Presentation on theme: "Chapter 11 The Automotive Industry A Case Study Tyson Boylan and Geoff Stupple."— Presentation transcript:
Chapter 11 The Automotive Industry A Case Study Tyson Boylan and Geoff Stupple
Outline Overview of the Auto Industry Development of the industry –Global Trends Production styles The Role of the State Concentration of production –Mergers, acquisitions, joint ventures The new Asia – Producers and Consumers
The Production Chain Producer driven –Assembly industry 3 main components –Bodies –Components –Engines & Transmissions
Stages in automobile development
Global Triad of Production Asia, Europe and North America produce 80% of worlds share Japan, Germany, U.S.A. produces 50%
Exports –German/Japan leaders – significant drop in last 10 years –Can/Mex/Spain/S.Kor. increased in last 10 years Trade – an indicator of geographical concentration of production –Top15 exporting countries = 92% of exports total Imports –US growing reliance on imports – trade deficit –Japan/Germany clear trade surplus
Japan –from 7 th largest to worlds largest –Over 50 times growth Slight decline in 2000 –Japanese recession –Increase in overseas production US –Falls from 51% to 19% of worlds share However –Production increased by 148,000 Geography of Trade
Fordist Mass Production –Limited Selection –Rigid methods –Low skill level for workers – repetitive work Changed very little from Henry Fords 1913 and 1970 Massive amounts of time and investment required to change models Vertical integration with parts and suppliers
Lean Production Introduced by Japanese producers in 70’s –Flexible methods using modular components Component sharing Introduction of the platform –Multi skilled “team” work environment –Just-in-time delivery from suppliers Audi A4 Volkswagen Passat
Honda’s flexible manufacturing “Honda has probably gone furthest down the road to flexible global manufacturing. Not only are all its car factories capable of making several models, they are also now equipped to switch from one model to another very quickly. It takes Detroit between four and six weeks to alter models in a factory, re-jigging the robots and other tools. Honda can now do it overnight, simply by changing the software in the robots. To achieve this it has installed one single global manufacturing system.” Economist – February 23, 2002
Just-In-Case vs. Just-In-Time Just-In-CaseJust-In-Time Short term distant relationships btw. manufacturers and suppliers Long term close relationships btw. manufacturers and suppliers – increasing integration Large amounts of parts on hand, requiring massive warehousing Variable amounts of parts on hand, requiring less warehousing See table 4.2 and 4.3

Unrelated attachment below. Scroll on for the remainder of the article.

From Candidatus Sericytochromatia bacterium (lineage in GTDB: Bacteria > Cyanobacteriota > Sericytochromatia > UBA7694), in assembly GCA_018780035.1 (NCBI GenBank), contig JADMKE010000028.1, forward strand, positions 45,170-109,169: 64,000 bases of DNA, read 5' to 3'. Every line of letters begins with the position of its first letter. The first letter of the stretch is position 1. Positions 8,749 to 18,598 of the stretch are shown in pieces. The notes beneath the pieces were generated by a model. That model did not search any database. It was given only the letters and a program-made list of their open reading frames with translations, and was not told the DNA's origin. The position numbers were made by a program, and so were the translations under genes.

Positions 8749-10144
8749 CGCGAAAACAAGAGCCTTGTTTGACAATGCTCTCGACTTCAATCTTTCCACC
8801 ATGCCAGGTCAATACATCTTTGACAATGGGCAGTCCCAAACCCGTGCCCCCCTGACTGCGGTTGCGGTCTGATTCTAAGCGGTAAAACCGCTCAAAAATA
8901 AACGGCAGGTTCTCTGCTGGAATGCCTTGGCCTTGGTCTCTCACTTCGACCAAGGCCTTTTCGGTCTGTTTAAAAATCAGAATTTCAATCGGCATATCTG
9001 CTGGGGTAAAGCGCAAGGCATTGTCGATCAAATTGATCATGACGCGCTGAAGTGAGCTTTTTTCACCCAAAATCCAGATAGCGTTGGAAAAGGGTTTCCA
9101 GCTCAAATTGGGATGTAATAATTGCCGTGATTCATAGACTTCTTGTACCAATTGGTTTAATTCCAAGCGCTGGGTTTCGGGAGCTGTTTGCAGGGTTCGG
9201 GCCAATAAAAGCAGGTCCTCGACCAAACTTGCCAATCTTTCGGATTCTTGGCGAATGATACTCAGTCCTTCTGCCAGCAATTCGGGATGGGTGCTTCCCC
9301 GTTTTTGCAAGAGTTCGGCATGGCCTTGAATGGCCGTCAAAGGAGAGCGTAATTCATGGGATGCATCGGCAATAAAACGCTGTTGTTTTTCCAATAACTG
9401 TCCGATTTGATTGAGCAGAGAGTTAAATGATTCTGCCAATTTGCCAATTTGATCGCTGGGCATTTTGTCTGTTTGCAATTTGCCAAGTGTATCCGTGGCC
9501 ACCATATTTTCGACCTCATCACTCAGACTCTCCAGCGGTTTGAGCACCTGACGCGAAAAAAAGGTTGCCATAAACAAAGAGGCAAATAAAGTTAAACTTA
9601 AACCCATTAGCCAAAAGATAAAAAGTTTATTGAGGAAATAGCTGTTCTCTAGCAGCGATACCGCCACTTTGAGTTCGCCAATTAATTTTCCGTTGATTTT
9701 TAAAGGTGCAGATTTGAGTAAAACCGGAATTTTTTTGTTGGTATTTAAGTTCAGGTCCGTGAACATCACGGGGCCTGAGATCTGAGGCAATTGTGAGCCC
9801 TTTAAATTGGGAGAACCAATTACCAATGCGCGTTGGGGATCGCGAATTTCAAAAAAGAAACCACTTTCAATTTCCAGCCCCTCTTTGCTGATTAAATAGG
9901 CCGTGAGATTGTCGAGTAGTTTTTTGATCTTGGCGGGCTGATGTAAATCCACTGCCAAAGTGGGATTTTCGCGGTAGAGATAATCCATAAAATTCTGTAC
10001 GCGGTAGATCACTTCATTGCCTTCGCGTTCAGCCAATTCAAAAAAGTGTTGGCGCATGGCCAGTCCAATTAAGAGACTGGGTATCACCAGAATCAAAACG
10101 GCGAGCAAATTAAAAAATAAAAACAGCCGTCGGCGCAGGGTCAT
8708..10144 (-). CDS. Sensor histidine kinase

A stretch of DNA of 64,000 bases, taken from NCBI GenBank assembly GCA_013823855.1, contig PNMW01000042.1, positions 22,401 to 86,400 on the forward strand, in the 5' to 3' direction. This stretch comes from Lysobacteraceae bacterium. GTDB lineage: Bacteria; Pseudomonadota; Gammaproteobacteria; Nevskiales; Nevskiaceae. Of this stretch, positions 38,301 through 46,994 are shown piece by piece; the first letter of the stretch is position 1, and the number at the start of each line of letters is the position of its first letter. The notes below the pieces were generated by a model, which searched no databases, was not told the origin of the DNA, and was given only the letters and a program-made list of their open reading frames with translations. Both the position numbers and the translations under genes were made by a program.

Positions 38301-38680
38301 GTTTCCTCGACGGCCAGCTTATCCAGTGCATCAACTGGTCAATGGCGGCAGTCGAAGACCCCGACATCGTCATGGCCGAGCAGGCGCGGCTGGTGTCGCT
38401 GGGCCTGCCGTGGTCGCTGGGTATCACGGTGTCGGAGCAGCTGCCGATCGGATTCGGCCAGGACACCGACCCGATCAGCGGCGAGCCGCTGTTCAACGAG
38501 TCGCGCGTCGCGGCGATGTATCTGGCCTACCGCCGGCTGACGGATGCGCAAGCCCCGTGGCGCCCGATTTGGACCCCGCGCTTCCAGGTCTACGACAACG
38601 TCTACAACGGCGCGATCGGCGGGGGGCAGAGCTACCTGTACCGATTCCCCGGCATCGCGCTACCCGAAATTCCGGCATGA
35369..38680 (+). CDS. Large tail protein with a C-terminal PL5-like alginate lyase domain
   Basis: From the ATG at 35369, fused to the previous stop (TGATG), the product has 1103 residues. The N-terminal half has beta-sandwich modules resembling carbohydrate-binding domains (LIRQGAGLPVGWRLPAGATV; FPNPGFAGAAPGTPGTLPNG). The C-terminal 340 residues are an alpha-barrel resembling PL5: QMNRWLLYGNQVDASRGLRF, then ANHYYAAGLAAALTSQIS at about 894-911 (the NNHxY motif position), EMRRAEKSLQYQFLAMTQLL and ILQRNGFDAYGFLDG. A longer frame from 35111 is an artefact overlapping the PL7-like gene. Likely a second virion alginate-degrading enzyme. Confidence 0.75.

Just-In-Case Lends itself to the Lean System of Production, as it is more flexible Automaker and Supplier are far more integrated and closely consult one another Automaker and Supplier are also geographically closer This system is especially being pursued at plants in Brazil where 3 major plants have been setup –GM “Automotive industrial complex” –VW plant at Resende –Fords plant at Bahia
GM’s “Automotive Industrial Complex” at Gravatai, Brazil Consists of 17 plants, only one of which is operated by GM, the rest are occupied by suppliers Cars assembled at the plant use 85% locally made parts Compare this to other assembly plants where usually only 40% of parts are local
VW and Fords Brazilian plants VW Resende plant –Component makers fit products directly onto chassis Increases suppliers responsibility Fords Bahia plant –19 suppliers in same building –12 other suppliers located adjacent –Total of 60% local content
Role of the State Can be involved in 2 ways: –Limiting the degree of access to market Historically important –Financial support to domestic firms Subsidies, part ownership
State as a barrier Historically high Tariff’s were used to protect local markets –Branch plants were required –Protect local manufactures Limiting access to foreign firms Favoring domestic producers Environmental and Safety regulations Local Content requirements
State as a contributor Western European countries very involved in automotive industry –Direct Financial support –Part ownership (Renault – France) State involvement in plant location –Large subsidies to locate in desperate areas
North America Auto Pact –Continental production system 1980’s Japanese auto manufactures enter market 1990’s German auto manufacturers enter market 1994 NAFTA